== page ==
gms | German Medical Science

GMS Journal for Medical Education

Gesellschaft für Medizinische Ausbildung (GMA)

ISSN 2366-5017

Current approaches to the integration of sex- and gender-specific medicine in teaching: a qualitative expert survey

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  • corresponding author Katharina Clever - Martin Luther University Halle-Wittenberg, Medical Faculty, Institute of Health and Nursing Science, Halle (Saale), Germany
  • author Cynthia Richter - Martin Luther University Halle-Wittenberg, Medical Faculty, Institute of Health and Nursing Science, Halle (Saale), Germany
  • author Gabriele Meyer - Martin Luther University Halle-Wittenberg, Medical Faculty, Institute of Health and Nursing Science, Halle (Saale), Germany

GMS J Med Educ 2020;37(2):Doc26

doi: 10.3205/zma001319, urn:nbn:de:0183-zma0013198

This is the English version of the article.
The German version can be found at:

Received: June 12, 2019
Revised: October 8, 2019
Accepted: October 14, 2019
Published: March 16, 2020

© 2020 Clever et al.
This is an Open Access article distributed under the terms of the Creative Commons Attribution 4.0 License. See license information at


Aim: Although criteria and recommendations for the successful integration of sex- and gender-sensitive aspects in medical teaching have already been published, only a few medical faculties in Germany have conducted the systematic integration of sex- and gender-sensitive medicine. The aim of this expert survey, therefore, was to describe the current approaches to the integration of sex- and gender-sensitive medicine in teaching in the sense of Good Practice.

Method: Between April and June 2018, guided interviews were conducted with nine experts in the field of sex- and gender-sensitive medicine. Each of the experts had had experience of implementing sex- and gender-sensitive medicine at their universities. The expert interviews were then evaluated by means of quality content analysis, and frequency analyses were carried out.

Results: Aspects of sex- and gender-sensitive medicine were integrated both longitudinally and selectively into the compulsory curriculum or elective fields of various medical, health and nursing science courses. In the opinion of the experts, medical studies should promote the students’ gender sensitivity and in particular impart knowledge about the psychosocial and biological aspects of sex- and gender-related differences and sex- and gender-sensitive communication. For the methodological implementation of the integrated contents, didactic resources were partly adapted or developed. The players in the implementation process were confronted with various challenges, e.g. the involvement of the lecturers, the perception of sex- and gender-sensitive medicine as a women’s theme as well as ensuring the sustainable integration of sex- and gender-sensitive medicine, which is also structurally anchored in the faculty. Aspects of the curricular integration (e.g. evidence-basing, relevance in examinations) and the structural anchoring (e.g. central organization, staff availability) were mentioned i.a. as being crucial for success. A combination of top-down and bottom-up processes, e.g. by involving the faculty management but also by supporting student initiatives, was described as conducive to success.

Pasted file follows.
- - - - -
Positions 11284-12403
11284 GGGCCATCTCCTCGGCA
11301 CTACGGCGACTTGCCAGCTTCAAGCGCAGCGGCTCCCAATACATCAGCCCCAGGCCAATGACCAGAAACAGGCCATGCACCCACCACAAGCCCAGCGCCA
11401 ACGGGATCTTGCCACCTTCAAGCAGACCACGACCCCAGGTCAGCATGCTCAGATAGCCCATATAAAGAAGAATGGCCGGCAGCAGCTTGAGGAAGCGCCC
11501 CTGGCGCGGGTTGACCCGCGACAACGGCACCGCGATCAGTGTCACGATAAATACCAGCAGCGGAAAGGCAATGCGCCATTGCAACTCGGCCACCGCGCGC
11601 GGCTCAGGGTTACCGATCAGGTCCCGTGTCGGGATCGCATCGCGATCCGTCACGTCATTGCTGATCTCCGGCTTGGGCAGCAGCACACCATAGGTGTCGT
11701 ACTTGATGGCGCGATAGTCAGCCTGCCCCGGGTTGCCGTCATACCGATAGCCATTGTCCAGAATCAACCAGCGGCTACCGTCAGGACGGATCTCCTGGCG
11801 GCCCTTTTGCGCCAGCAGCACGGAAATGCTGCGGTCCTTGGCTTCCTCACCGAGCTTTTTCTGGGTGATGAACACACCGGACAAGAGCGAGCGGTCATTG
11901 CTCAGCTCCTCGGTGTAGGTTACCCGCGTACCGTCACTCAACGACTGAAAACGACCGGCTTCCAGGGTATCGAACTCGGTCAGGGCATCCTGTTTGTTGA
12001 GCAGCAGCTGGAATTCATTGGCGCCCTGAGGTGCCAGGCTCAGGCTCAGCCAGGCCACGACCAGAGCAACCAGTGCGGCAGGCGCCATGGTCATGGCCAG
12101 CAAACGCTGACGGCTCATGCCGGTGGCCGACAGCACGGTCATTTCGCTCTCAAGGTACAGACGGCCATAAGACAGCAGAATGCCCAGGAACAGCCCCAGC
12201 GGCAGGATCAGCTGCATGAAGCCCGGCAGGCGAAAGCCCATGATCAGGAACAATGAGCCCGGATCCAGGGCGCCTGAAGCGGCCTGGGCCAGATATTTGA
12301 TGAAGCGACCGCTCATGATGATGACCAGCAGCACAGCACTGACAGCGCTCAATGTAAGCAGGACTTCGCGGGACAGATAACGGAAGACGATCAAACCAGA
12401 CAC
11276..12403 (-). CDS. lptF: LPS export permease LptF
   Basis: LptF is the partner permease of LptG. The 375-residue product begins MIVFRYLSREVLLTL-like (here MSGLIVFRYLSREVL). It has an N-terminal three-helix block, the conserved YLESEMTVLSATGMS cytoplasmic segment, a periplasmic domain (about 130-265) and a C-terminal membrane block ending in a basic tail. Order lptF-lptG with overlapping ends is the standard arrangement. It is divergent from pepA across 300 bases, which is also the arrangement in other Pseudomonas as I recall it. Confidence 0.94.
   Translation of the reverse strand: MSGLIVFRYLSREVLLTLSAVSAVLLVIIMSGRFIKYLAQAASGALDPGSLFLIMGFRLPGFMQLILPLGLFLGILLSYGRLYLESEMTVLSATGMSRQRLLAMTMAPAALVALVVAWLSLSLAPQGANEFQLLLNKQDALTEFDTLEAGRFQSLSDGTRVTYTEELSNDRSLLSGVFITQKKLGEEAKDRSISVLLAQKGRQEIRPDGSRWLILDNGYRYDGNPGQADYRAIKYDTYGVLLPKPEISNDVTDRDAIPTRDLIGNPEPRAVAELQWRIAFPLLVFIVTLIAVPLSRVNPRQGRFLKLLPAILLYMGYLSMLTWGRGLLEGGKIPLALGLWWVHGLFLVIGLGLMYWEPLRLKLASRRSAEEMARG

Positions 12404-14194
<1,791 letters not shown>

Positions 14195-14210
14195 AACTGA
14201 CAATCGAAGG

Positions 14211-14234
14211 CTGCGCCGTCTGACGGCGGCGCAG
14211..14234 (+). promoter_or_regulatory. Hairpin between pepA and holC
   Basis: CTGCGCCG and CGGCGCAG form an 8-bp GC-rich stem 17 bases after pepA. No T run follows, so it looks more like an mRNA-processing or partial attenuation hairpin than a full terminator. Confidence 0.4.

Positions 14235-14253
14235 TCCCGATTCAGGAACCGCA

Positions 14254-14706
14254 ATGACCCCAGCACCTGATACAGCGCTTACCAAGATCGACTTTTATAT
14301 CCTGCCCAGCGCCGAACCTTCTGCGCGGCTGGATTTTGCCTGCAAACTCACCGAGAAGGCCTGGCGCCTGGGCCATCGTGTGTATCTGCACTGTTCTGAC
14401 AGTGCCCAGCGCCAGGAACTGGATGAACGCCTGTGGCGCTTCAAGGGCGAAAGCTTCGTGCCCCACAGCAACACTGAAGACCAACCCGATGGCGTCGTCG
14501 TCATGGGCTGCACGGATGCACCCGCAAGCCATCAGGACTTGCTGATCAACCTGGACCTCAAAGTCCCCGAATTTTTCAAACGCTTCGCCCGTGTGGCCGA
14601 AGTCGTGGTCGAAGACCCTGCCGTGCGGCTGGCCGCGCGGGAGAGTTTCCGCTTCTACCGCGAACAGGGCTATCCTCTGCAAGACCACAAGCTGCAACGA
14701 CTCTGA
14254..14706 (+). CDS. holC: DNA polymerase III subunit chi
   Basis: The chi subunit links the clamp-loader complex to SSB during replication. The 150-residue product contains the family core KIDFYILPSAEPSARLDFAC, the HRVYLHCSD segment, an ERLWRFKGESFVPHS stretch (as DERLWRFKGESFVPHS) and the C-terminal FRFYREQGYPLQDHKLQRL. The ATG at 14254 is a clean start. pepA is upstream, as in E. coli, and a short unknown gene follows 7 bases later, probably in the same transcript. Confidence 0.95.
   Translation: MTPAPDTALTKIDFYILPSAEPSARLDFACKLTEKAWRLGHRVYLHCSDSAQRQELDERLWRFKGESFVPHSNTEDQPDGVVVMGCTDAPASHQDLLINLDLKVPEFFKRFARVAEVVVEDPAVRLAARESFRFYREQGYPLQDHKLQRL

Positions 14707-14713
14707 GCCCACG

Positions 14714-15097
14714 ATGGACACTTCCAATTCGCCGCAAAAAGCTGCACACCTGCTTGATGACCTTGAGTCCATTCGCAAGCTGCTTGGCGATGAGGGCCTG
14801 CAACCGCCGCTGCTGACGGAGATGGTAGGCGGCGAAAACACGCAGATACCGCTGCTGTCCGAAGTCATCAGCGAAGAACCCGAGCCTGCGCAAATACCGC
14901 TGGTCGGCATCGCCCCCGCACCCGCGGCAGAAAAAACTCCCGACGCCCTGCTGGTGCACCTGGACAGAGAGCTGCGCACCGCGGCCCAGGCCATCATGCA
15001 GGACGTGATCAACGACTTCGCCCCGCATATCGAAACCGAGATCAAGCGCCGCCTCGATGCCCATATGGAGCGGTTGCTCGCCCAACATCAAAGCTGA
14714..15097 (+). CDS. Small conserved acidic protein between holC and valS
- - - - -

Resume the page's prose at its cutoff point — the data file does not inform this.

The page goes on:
Conclusion: The depicted approaches to the integration of sex- and gender-sensitive teaching contents give insight as to how sex- and gender-sensitive medicine can be integrated into the curricula. The interviews with the experts point to current themes related to sex- and gender-sensitive medicine and didactic resources. Moreover, it becomes clear which challenges are to be expected for the integration of sex- and gender-sensitive medicine in teaching and how these can be addressed. Particularly the involvement of the faculty’s lecturers but also the sustainable integration and continual quality assurance of sex- and gender-sensitive contents present challenges of a crucial nature.

Keywords: curriculum, gender, gender bias, qualitative research

1. Introduction

Based on the biopsychosocial model, sex- and gender-sensitive medicine concerns itself with the influence of the biological sex and psychosocial/sociocultural gender with regard to the emergence, diagnosis, therapy and prevention of illnesses and has the overriding goal of ensuring the best possible healthcare for all gender [1], [2]. Thus, sex- and gender-sensitive medicine is primarily patient-oriented and should be differentiated from themes dealing with equality and promotion of women that are also part of a gender mainstreaming approach. The analysis of gender differences regarding morbidity, mortality and access to healthcare as well as the establishing of sex- and gender-sensitive treatment guidelines, prevention measures and health promotion are the key concerns of sex- and gender-sensitive medicine [3].